That same light shines in your hearts, in all our hearts. It seems to change us, and in some ways it does. As we feel the light of God within us, passing through us, how could we not be changed? Yet what is illumined, and illumined particularly in you twelve, is your true self, the person you were uniquely created by God to be, and equipped now to be a vessel of God’s love through the extraordinary ordinariness of your daily lives.
You, in your youness, as Robert Phillips, said yesterday, are called by God to this.
Thank you. Thank you saying yes, for taking the first step, and then the second, and the third, and all the steps that followed. Thank you for the courageous steps that are to come. Thank you for your tenacity and faithfulness. Thank you for your patience, generosity of spirit, and forgiveness for those of us building this formation process as you were going through it.
On behalf of these soon-to-be-deacons and all who will benefit from their leadership, I offer thanks to the congregation gathered and beyond, to families and friends, peers, teachers, and faith communities. The dream of a deacon in every church, which seemed impossible a few years ago, is easier to imagine now because of you twelve, joining the five ordained last year, and the ones coming after you, those deacons who, by the grace of God, have come to us from other dioceses. It could happen, in large measure because of you with the courage to go first.
Will you join me in a giving particular thanks to Archdeacon Sue von Rautenkranz, Canon Paula Clark, the Rev. Robert Phillips, the faculty of the Deacon’s School, and the Commission on Ministry for shepherding the deacons’ formation process?
One of the great privileges of my life is to receive four letters a year from everyone in the ordination process. And let me tell you, these aren’t postcards. I receive epistles, long letters offering a glimpse into the creative, turbulent sacrament of the human journey of transfiguration. These letters describe, over time, the growing confidence of call–what it feels like, on the inside, to hear and respond to a call from God, from life, and sometimes your rector who literally called by telephone to say, “I see a deacon in you.”
Your gradual acceptance and growing confidence in your call gives you, among other things, a finely-tuned intuition, honed by experience, to help the rest of us discern our call, the unique ways that God’s light shines in and through us, illuminating our true essence, and inviting us, in ways both large and small, to make our offering to the world. To paraphrase William Wordsworth, the calls begins not with vows that we make, but the vows made for us, the bond unknown given to us, “that we should be, else sinning greatly, dedicated spirits.” (Henry Wadsworth Longfellow, The Prelude, (1850) quoted by David Whyte in The Three Marriages: Reimagining Work, Self and Relationship (New York: Riverhead Books, 2009), p. 68)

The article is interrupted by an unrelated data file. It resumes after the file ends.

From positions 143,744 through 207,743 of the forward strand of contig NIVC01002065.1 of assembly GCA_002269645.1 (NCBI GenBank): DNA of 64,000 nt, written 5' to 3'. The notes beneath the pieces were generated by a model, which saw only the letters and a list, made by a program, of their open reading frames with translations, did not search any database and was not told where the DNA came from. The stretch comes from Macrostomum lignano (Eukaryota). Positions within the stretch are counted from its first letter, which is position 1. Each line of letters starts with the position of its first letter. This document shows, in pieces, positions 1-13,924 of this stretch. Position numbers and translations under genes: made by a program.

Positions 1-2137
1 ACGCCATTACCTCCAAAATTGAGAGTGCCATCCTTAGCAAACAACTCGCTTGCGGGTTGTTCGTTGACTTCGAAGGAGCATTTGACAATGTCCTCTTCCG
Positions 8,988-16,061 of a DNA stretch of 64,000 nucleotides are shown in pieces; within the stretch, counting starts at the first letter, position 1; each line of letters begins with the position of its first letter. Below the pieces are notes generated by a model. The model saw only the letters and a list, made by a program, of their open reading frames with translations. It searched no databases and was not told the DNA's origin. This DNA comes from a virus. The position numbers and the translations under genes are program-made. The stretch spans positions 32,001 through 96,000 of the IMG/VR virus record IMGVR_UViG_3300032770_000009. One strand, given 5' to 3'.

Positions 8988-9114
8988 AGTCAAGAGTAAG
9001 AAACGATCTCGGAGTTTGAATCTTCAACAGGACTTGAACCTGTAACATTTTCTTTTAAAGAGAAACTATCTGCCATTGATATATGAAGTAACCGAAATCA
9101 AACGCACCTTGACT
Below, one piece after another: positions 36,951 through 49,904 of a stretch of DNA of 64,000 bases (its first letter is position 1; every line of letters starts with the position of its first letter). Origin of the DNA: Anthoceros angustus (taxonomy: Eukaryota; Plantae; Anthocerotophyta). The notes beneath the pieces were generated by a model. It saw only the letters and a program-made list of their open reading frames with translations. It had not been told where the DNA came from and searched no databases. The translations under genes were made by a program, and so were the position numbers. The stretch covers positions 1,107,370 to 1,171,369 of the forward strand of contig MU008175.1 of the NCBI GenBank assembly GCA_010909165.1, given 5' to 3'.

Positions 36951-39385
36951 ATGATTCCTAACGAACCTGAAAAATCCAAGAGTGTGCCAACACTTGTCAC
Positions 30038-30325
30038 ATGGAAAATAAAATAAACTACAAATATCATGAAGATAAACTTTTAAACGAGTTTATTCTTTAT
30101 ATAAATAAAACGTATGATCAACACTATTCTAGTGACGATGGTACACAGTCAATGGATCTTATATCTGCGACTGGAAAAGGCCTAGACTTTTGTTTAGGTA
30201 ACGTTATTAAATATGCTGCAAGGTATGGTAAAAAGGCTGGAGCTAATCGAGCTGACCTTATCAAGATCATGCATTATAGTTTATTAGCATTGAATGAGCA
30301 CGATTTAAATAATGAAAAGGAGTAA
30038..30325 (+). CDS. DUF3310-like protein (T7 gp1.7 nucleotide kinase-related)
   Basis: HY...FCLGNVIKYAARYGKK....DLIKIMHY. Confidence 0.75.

Your confidence in call helps us all reject one of the most powerful, demeaning, and at times strangely appealing lies of this fallen world: that it’s possible, desirable, and, for far too many, inevitable to live what Walter Brueggemann describes as “an uncalled life,” one not referred to any purpose beyond oneself or beyond the forces of oppression and distraction that conspire to keep us in our place. In contrast, Brueggemann writes, “the called life is a life in process, under way, and at risk.”(Walter Brueggemann, The Prophetic Imagination, The Second Edition. (Augsburg Fortress, 2001)) With a call we are always sent out to the frontiers of our courage. Yet while risky, a called life, is also safe, in relationship to the One who calls, not out of anger, disappointment or judgement, but in love.
To be clear: every Christian, through our baptism, has been ordained into the Order of Clay Pots. We are all called to lives of extraordinary ordinariness through which the light of Christ shines.